Carlo Lasinio, Campo Santo, Pisa (bears wax seals of both Lasinio and Campo Santo on reverse of the panel and an old attribution to Fra Angelico).
The following condition report has been provided by Karen Thomas of Thomas Art Conservation LLC., 336 West 37th Street, Suite 830, New York, NY 10018, 212-564-4024, email@example.com, an independent restorer who is not an employee of Sotheby's.This portion of a predella panel is in very good condition for much of the figure grouping. Damage has been sustained on the left side, where a red-garmented figure is missing nearly all his head, the pink-and-ochre-garbed figure is missing portions of his upper face, and a third figure behind the two is only known by a section of remaining hair and forehead. Losses are also clearly visible along the bottom edge of the composition. The garments of the foreground figure are rubbed, in some places down to the ground. The details of the still-complete faces and the rocky background are well-preserved. Compensation for some losses has been accomplished with trateggio although no attempt has been made to address the abovementioned fragmentary faces. The horizontally grained wood panel is planar and structurally stable. Some lifting and planar distortion is visible in the upper left corner. The surface is fairly matte. Retouching to knit together the damaged garments would improve the appearance as would visually suppressing the large bright loss in the upper left. Given the existence of other panels from same altarpiece, it is possible the figures could be reconstructed to some degree, especially the partially-extant face of the front-most figure.
"This lot is offered for sale subject to Sotheby's Conditions of Business, which are available on request and printed in Sotheby's sale catalogues. The independent reports contained in this document are provided for prospective bidders' information only and without warranty by Sotheby's or the Seller."
This beautiful panel was recognized by Keith Christiansen as a predella
fragment of a now dismembered altarpiece by Giovanni da Milano, depicting the Descent into Limbo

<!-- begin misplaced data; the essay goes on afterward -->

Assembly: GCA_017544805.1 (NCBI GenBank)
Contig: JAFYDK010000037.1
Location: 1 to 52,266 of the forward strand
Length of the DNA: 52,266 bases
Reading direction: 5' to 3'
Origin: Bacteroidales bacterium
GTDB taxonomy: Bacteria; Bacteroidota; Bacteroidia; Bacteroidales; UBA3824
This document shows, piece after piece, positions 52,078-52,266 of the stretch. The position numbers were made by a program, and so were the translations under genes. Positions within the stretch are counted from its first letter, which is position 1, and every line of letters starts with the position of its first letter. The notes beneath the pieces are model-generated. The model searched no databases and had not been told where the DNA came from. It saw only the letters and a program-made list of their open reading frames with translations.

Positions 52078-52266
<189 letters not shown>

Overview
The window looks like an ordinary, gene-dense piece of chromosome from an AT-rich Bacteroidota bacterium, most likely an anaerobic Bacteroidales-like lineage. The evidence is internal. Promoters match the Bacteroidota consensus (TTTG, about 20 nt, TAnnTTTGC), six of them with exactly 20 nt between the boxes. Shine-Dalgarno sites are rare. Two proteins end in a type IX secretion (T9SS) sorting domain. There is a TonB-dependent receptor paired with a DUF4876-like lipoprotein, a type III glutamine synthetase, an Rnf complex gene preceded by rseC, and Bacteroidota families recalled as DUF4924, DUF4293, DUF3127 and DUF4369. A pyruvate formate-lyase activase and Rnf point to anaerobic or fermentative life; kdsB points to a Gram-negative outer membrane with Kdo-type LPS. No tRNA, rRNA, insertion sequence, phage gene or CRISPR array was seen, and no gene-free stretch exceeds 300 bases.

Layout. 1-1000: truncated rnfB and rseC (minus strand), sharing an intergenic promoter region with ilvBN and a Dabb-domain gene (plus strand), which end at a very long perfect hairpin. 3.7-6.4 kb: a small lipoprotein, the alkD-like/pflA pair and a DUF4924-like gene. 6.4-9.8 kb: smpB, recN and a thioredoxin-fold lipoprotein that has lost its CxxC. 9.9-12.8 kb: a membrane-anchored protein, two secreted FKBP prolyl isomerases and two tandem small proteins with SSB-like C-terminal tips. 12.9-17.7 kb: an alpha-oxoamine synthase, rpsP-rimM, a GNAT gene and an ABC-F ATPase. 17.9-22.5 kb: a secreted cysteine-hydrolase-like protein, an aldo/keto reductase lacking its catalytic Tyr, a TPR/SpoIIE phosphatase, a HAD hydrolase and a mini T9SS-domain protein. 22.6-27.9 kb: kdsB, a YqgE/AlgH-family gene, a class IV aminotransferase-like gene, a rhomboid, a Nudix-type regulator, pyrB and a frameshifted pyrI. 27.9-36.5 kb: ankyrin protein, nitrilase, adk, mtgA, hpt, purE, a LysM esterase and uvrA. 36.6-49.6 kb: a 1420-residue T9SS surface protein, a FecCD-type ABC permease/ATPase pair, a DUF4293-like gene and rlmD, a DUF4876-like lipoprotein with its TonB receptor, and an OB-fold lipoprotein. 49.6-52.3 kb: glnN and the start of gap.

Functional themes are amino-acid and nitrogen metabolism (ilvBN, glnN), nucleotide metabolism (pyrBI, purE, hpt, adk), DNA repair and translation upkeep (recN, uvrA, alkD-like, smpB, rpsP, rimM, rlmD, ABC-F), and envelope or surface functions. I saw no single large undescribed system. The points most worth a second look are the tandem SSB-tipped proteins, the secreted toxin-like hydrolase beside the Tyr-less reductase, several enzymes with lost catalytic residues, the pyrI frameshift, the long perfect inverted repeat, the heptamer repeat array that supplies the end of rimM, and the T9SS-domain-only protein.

The subject suggests the predella
would have been made up of scenes from after the Death of Christ and Daniela Parenti suggests this may in fact be the lost third panel of the predella
formerly in the Bacri collection.2
The present panel would have been the first, leftmost panel; in the center would have been the panel representing the Appearance of Christ to Peter
, the Resurrection
, and Noli Me Tangere
, now in a private collection; and at right would have been the Incredulity of Saint Thomas
, also now in a private collection. Parenti has proposed a reconstruction of the altarpiece, with Christ the Redeemer
as the central panel; Eleven Saints
at left; and the Virgin
, Christ of the Apocalypse
and Saint John the Baptist
forming the cuspids above (fig. 1).3
The altarpiece is thought to date between 1365 and 1369, though its reconstruction remains incomplete and details of it commission or original location are as yet unknown.
According to Christian doctrine, in the time between Christ’s Death and Resurrection, he descended to Limbo to release the prophets and patriarchs of the Old Testament. We see those figures crouched here, at the entrance to Hell; though not damned, they were unable to pass to Paradise until the coming of Christ. Giovanni da Milano appears to be aware of Giotto’s treatment of the subject, now in the Alte Pinakothek, Munich, sharing much the same iconography. The figure in red and blue looks upward toward Christ, who would have been represented standing at left. Christ’s hand is still visible at the left edge, and the angle suggests he would have been standing, perhaps leaning over the huddled figures similar to Giotto’s composition. He grasps the arm of the prophet in the foreground to lead him from the Limbo which is similarly portrayed as the open mouth of a dark cave.
We are grateful Keith Christiansen for suggesting the attribution upon firsthand inspection and to Daniela Parenti and Andrea De Marchi for endorsing it on the basis of photographs.
1. Private written communication, dated 6 August 2014, on the basis of firsthand inspection.
2. Private written communication, dated 16 October 2014, on the basis of photographs.
3. For more information on the altarpiece reconstruction see D. Parenti, Giovanni da Milano, Capolavori del gotico fra Lombardia e Toscana, exhibition catalogue, pp. 242-249; Christ the Redeemer now in the Pinacoteca di Brera, Milan (inv. no. 1008); Eleven Saints now in the Galleria Sabaudi, Turin (inv. no. 14); the Virgin, Christ of the Apocalypse and Saint John the Baptist now in the National Gallery, London (inv. no. 579 A).